I am sitting in a hostel in Brussels, Belgium at this moment – taking some down time to rest before heading out for the evening. I’ve been away from home now for four weeks and I can definitely testify that leaving one’s comfort zone for extended periods of time facilitates much internal transformation. Next week, I’ll write more specifically about that.
Today, I’m reflecting on a conversation I recently had with my travel companion about the process of change. When we decide to renovate some major area of our lives, what does that look like from the inside? Going to a counselor is usually reserved for more significant repairs, so this question would certainly pertain to current or future clients. I answered from my own personal experience though. One of the core values of Phenix Counseling is that I cannot take anyone where I have not personally gone (in terms of the process of facing our own shadow selves).
So for me, it begins with awareness. Recognizing not only the problem, but also (usually with the help of another), how I am contributing to the problem. What is it about me exactly that is facilitating the pattern and how did I come to be that way? I need this insight in order to have productive conversations with myself and that is pretty much the meat and potatoes of the change process for me. Let me break it down:
- When I figure out the past experiences that led to my current way of approaching things and what meanings I made of those past experiences, I can choose a new perspective that will give me the motivation and logic to take a different path in the here and now.
- Looking at the question of – how did I come to be this way…why am I behaving dysfunctionally – helps me understand myself enough to figure out what need I’m trying to meet. I have to brainstorm ways to meet that need in a healthier way if I am to have any hope of success. I turn these ideas into practical plans: what will do instead, when and how will I make that happen?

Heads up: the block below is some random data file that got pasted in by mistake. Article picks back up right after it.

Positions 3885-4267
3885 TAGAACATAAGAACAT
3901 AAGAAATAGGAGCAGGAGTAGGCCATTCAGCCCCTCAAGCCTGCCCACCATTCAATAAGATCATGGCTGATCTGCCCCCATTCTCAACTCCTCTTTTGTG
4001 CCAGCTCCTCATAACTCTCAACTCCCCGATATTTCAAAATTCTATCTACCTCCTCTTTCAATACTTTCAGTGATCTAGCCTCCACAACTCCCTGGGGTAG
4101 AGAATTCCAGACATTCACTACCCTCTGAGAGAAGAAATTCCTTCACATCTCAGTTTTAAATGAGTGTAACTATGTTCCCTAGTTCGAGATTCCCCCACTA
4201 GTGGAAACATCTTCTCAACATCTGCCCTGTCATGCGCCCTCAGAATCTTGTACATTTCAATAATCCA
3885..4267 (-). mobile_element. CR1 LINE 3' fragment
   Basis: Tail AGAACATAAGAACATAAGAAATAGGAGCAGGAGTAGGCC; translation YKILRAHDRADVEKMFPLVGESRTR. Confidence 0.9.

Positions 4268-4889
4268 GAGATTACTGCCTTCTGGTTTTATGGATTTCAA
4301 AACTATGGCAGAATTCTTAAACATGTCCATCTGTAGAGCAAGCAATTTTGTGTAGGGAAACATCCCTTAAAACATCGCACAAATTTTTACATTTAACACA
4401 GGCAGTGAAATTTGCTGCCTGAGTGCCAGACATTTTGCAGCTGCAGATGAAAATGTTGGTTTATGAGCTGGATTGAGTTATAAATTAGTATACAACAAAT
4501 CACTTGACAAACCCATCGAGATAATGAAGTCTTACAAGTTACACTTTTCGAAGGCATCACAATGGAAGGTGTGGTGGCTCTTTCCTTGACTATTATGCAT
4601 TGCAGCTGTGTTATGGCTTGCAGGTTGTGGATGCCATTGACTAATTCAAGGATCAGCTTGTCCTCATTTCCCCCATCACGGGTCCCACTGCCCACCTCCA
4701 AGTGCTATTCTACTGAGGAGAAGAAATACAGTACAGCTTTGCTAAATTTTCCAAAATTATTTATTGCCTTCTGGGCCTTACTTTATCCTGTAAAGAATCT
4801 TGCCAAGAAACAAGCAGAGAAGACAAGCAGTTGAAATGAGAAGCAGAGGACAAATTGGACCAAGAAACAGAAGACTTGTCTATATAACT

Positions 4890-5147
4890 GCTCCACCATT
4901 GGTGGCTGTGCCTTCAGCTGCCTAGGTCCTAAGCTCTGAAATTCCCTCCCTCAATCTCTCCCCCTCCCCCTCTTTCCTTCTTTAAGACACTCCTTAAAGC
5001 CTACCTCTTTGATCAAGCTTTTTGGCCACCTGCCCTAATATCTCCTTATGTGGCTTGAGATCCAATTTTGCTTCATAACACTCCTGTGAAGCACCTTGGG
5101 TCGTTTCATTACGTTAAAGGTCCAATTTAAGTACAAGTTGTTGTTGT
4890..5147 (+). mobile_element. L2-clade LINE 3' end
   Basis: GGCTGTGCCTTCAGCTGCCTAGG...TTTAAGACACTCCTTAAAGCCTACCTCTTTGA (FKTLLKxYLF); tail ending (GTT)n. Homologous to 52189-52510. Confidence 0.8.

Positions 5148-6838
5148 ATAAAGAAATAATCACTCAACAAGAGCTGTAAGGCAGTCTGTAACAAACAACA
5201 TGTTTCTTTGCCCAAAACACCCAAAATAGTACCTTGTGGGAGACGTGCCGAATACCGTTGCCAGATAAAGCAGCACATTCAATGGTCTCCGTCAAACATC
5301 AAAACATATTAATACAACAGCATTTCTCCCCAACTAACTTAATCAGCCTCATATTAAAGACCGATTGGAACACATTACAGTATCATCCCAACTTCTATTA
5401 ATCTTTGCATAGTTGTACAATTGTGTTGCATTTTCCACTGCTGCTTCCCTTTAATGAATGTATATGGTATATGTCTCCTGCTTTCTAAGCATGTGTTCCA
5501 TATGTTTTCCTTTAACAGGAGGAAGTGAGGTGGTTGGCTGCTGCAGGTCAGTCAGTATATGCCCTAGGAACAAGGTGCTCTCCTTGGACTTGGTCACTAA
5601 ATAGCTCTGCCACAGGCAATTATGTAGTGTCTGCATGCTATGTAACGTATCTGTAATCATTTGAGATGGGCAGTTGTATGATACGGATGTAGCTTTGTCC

- Then….the rubber meets the road. Real life sets in and change comes down to tiny moments of decision we face in the everyday. Here’s where that constant conversation with self comes in. It’s a messy process and it took me a little while to try and explain it. At first, I catch myself “after the fact”. I resort to my old ways but at least I realize it soon after. Then…I start to catch myself during the process. I remember when I decided to relate to my husband differently, there were times when words from my old perspective would be coming out of my mouth but in my head I would be thinking, “you need to stop talking”. Yet somehow…the word vomit continued and I was faced with cleaning up the mess afterward. Then comes the ability to choose my new strategies before I mess it up. This begins to happen more often than not until I solidify my new way of being.
Of course, it never happens in this linear fashion – I circle around and through these stages in no particular order until I establish some sort of stability. Oh how I wish it was like the one-way journey of the caterpillar to the butterfly! All of this has to happen within the context (cocoon) of others who can help me analyze and assess my thoughts and behaviors throughout the process and with folks who have the patience and ego strength to be on the receiving end of my changes. I am blessed to have that kind of environment and often, I find the greatest work in therapy is helping my clients build such a support system before they can tackle the things they need to change within themselves.
I hope this little window into my world helps those who struggle to become who they are meant to be. Our journeys are unique – others would describe their process differently but I believe the commonalities are the mess and the time it takes to cross the desert of transformation – it’s always longer than we planned. Wherever you are in that trip, be encouraged and don’t skimp on the task of ensuring you have solid travel partners!